The defendant was charged with and convicted of murder in the first degree in the District Court of Quay County, New Mexico, and upon the failure of the jury to recommend a life sentence, was sentenced to be executed. Thus this appeal.
Appellant alleges six points for reversal, as follows: -
"1. PROSPECTIVE JURORS WERE UNCONSTITIONALLY DISMISSED BECAUSE THEY EXPRESSED GENERAL OBJECTIONS TO THE DEATH PENALTY ON CONSCIENTIOUS AND RELIGIOUS GROUNDS.
“2. IMPROPER QUESTIONING BY THE DISTRICT ATTORNEY UPON CROSS EXAMINATION OF THE APPELLANT BROUGHT ABOUT STATEMENTS WHICH CREATED PREJUDICE IN THE MINDS OF TITE JURY AGAINST THE APPELLANT WHICH RESULTED IN A VERDICT INFLUENCED BY FACTORS OTHER THAN RELEVANT FACTS INTRODUCED AT THE TRIAL.
“3. 40A-29-2, N.M.S.A., 1953, IS UNCONSTITUTIONAL INSOFAR AS IT PROVIDES FOR THE DEATH PENALTY IN THAT IT IMPOSES AN IMPERMISSIBLE BURDEN UPON THE ACCUSED EXERCISING HIS RIGHT TO TRIAL BY JURY.
“4. 40A-29-2, N.M.S.A., 1953, GIVES TO THE JURY IN A CAPITAL CASE UNGUIDED, ABSOLUTE DISCRETION TO MAKE AN ARBITRARY DECISION AS TO WHETHER THE DEATH PENALTY IS TO BE IMPOSED *467AND VIOLATES THE DUE PROCESS AND EQUAL PROTECTION CLAUSES OF THE FOURTEENTH AMENDMENT.
“5. THE STATUTE IMPOSING THE DEATH PENALTY AND DEATH SENTENCE IMPOSED THEREUNDER ARE UNCONSTITUTIONAL.
“6. THE RECORD IN THIS CASE SHOWS THAT THE DEFENDANT WAS NOT CAPABLE OF ASSISTING HIS COUNSEL IN PREPARING FOR A DEFENSE OR CONDUCTING THE TRIAL.”
Points 1, 3, 4 and 5 are attacks on the death penalty.
Chapter 128, N.M.S.L., 1969 at 415, ■which became effective June 20, 1969, abolishes the death penalty for murder, except under particular circumstances not applicable here.
Points 1 and 5 are controlled by what we said in State v. Pace, 80 N.M. 364, 456 P.2d 197 (1969), as we there considered and disposed of these very same issues. What we said in the Pace case renders points 3 and 4 moot.
It is contended under point 2 that the cross-examination of appellant by the district attorney was improper.
We are reluctant to set forth testimony in an opinion; however, it becomes necessary in this case:
“Q. And you would do it again, Bobby.
“A. Would I?
“THE COURT: Just a minute, Mr. Breen. Just a moment, both of you. When the Court is trying to run this Court according to rules and proper decorum, both of you stop.
“MR. BREEN: I’m sorry, your Honor.
“THE COURT: Let’s get down—
“THE DEFENDANT: If you think I regretted —>
“THE COURT: Just a moment.
“MR. BREEN: Just a minute.
“THE COURT: Just wait for the question and answer it. Go ahead, Mr. Breen.
“Q. Did you shoot at Annie ?
“A. No, sir, I did not shoot at Annie, I pointed the gun at her, but I did not shoot at her. I stake my life on that, which I am doing right now, and you wanted me to be truthful about it so I will be truthful about it, no matter what the out turn is.
“THE COURT: Just a minute.
“THE DEFENDANT: Your Honor, this is my trial.
“THE COURT: Wait just a moment. You can hurt yourself more.
“THE DEFENDANT: I know I can hurt —
“THE COURT: Just a moment. We are going to run it according to the rules. Wait for the question and answer the question as put to you and your lawyers can ask you what they think.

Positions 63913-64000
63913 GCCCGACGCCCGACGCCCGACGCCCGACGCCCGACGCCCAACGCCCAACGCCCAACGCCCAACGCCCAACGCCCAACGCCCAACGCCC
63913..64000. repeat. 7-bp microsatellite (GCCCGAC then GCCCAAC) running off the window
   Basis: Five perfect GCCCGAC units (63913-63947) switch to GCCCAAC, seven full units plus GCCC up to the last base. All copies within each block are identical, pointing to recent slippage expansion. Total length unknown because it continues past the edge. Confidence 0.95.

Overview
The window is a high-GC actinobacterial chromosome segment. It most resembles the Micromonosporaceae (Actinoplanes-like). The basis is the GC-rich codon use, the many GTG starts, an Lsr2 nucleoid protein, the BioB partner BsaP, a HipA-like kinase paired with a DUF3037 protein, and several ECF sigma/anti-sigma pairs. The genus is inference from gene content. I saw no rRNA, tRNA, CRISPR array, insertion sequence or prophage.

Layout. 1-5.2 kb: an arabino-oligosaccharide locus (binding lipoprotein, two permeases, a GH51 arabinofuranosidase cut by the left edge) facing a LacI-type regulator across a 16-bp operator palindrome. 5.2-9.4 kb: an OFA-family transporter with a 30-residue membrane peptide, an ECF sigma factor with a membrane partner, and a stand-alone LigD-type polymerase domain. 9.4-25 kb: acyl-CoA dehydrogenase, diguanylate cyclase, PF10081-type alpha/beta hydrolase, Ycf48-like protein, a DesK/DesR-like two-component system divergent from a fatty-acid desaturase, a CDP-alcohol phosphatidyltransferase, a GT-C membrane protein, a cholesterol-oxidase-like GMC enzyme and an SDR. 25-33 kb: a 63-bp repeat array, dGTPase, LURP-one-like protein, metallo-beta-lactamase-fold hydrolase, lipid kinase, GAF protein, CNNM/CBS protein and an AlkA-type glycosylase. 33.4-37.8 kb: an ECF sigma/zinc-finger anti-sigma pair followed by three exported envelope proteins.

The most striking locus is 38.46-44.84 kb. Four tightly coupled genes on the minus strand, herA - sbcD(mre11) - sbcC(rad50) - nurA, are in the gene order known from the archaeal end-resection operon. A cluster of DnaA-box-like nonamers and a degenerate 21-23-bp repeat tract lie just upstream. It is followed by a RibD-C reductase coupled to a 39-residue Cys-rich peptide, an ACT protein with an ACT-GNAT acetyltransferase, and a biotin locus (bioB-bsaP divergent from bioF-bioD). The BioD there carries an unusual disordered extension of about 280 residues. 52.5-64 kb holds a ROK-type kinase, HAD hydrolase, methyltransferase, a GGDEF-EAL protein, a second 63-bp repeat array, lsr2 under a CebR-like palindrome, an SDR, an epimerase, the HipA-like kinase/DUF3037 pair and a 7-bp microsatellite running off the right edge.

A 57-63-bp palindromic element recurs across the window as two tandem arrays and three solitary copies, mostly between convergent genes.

“MR. BREEN: That’s all, your honor.
“THE COURT: Any re-direct?
“MR. ARMIJO: Sir?
“THE COURT: He is through. Any re-direct ?
“TELE DEFENDANT: And I have no remorse whatsoever.
“MR. ARMIJO: No further questions.
“THE COURT: Next witness.
“THE DEFENDANT: And I will do it again if I have the same circumstances.
“THE COURT: Just a moment. Next witness.
“THE DEFENDANT: That’s exactly what you wanted to hear, Mr. Breen, so that’s exactly what you heard.
“THE COURT: Just a moment.
“THE DEFENDANT: Nobody meddles in my business, nobody.”
*468In view of the above testimony, by no stretch of the imagination could we say there was improper questioning by the district attorney. Rather, such were voluntary statements made by appellant after he had been repeatedly stopped by the court, all to no avail, and also after he had 'been dismissed as a witness. As a matter of fact, the record reveals that both the trial court and the district attorney admonished appellant not to volunteer statements, but he continued to do so. The voluntary statements of appellant furnish no basis for reversal. A party cannot complain of prejudice possibly resulting from a situation which he created by his own remarks during the course of the trial. People v. Musinski, 22 Ill.2d 518, 177 N.E.2d 142 (1961). Compare, State v. Wilcoxson, 51 N.M. 501, 188 P.2d 611 (1948); State v. Edwards, 54 N.M. 189, 217 P.2d 854 (1950).
Under point 6, it is contended that appellant was not capable of assisting counsel in his defense. This issue was raised in the progress of the trial. The trial judge suspended proceedings to allow a psychiatrist to examine appellant. The examination was agreed to by both the State and the defense. After the examination, Dr. Jacobson, a psychiatrist, testified that appellant was competent to intelligently assist in his defense. The trial court followed the procedure as set forth in § 41-13-3.1, N.M.S.A., 1953 Comp.
“* * * ‘The burden of proof, when present insanity is alleged as a ground for preventing trial, sentence, or execution, is generally said to be upon the defendant, to prove by a preponderance of evidence that he is too unsound mentally to be tried, sentenced, or executed, as the case may be.’ * * *”
It is our considered view that appellant did not carry the necessary burden of proof in the instant case.
We hold against appellant on points 2 and 6.
Finding no error, the decision' is affirmed.
Nevertheless, since the execution could not be carried out before the effective date of Ch. 128, supra, the case is remanded to the district court so that appellant may be resentenced thereunder.
It is so ordered.
MOISE and COMPTON, JJ., WALDO SPIESS, C. J., Ct.App., JAMES W: MUS-GROVE, D. J., concur.